University of Virginia Listed on Higher Ed Community Service Honor Roll

February 25, 2010

February 25, 2010 — The University of Virginia has been named to the fourth annual 2009 President's Higher Education Community Service Honor Roll, the highest federal recognition a college or university can receive for its commitment to volunteering, service-learning and civic engagement.

The Corporation for National and Community Service, which administers the annual Honor Roll award, recognized more than 700 colleges and universities for their impact on issues from poverty and homelessness to environmental justice.

"Congratulations to the University of Virginia and its students for their dedication to service and commitment to improving their local communities," said Patrick Corvington, CEO of the Corporation for National and Community Service. "Our nation's students are a critical part of the equation and vital to our efforts to tackle the most persistent challenges we face. They have achieved impactful results and demonstrated the value of putting knowledge into practice to help renew America through service."

The Honor Roll includes six colleges and universities that are recognized as presidential awardees, with an additional 115 named to the "with distinction" list and 621 schools named as honor roll members. Honorees are chosen based on a series of selection factors including the scope and innovation of service projects, percentage of student participation in service activities, incentives for service, and the extent to which the school offers academic service-learning courses.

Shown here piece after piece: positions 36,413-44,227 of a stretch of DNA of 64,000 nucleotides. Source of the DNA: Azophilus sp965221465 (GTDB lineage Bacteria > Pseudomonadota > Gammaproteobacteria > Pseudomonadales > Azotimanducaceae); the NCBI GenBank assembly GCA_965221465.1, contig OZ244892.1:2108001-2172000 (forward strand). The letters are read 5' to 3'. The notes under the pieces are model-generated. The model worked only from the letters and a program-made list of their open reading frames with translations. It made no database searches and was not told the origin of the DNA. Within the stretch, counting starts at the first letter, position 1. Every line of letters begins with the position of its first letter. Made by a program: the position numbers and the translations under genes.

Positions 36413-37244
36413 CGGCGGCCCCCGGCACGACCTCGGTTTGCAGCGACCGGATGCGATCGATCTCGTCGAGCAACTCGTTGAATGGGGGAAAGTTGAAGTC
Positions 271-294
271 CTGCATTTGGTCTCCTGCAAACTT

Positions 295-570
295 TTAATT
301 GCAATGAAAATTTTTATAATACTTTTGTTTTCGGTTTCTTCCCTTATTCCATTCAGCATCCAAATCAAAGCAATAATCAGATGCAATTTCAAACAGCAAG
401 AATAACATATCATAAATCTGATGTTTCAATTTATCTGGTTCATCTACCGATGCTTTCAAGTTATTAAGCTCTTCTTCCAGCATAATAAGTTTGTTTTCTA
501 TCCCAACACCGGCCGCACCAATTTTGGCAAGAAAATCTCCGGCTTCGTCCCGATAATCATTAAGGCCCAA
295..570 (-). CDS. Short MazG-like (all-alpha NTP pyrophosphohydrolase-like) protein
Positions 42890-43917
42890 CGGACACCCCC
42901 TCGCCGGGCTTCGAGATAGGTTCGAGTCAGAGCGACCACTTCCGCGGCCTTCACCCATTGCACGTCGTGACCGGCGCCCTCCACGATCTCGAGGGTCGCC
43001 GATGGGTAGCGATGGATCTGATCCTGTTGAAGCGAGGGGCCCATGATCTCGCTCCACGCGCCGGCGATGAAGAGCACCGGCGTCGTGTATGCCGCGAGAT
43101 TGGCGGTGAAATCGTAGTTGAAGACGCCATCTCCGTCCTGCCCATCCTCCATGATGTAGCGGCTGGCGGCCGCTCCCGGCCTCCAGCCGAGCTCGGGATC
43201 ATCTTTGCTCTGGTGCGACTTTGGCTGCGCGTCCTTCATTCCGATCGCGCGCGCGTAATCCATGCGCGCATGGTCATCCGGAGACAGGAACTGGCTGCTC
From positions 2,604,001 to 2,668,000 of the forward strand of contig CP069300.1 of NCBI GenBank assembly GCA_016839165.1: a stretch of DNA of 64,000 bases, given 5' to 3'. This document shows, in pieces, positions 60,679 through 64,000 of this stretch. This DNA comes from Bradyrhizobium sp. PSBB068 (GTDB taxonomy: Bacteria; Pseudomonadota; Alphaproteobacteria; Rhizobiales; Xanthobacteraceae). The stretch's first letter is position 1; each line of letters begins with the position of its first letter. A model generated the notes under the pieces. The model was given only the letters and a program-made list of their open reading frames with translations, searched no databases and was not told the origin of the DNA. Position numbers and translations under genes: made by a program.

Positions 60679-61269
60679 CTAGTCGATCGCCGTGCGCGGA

U.Va. has been on the Honor Roll for all four years.

The 2009 Honor Roll Presidential Awardees for general service are: Lee University in Cleveland, Tenn., Ohio Wesleyan University in Delaware, Ohio, and University of North Carolina-Chapel Hill, Chapel Hill. The three awardees with special focus are: Emory & Henry College in Emory, Va., Raritan Valley Community College in Branchburg, N.J., and Willamette University in Salem, Ore.

College students make a significant contribution to the volunteer sector; in 2009, 3.16 million students performed more than 300 million hours of service, according to the Volunteering in America study released by the Corporation. Each year, the Corporation invests more than $150 million in fostering a culture of service on college campuses through grants awarded by its programs; the education awards that AmeriCorps members receive at the conclusion of their term of service to pay for college; and through support of training, research, recognition and other initiatives to spur college service.

The Corporation oversees the Honor Roll in collaboration with the Department of Education, the Department of Housing and Urban Development, Campus Compact and the American Council on Education.

President Obama has made service a central cause of his administration, and through his United We Serve initiative he is calling on all Americans to make service part of their daily lives. The President places a high priority on supporting and developing the role of higher institutions, and their students, staff and faculty, in addressing the nation's most pressing social needs.

— By Anne Bromley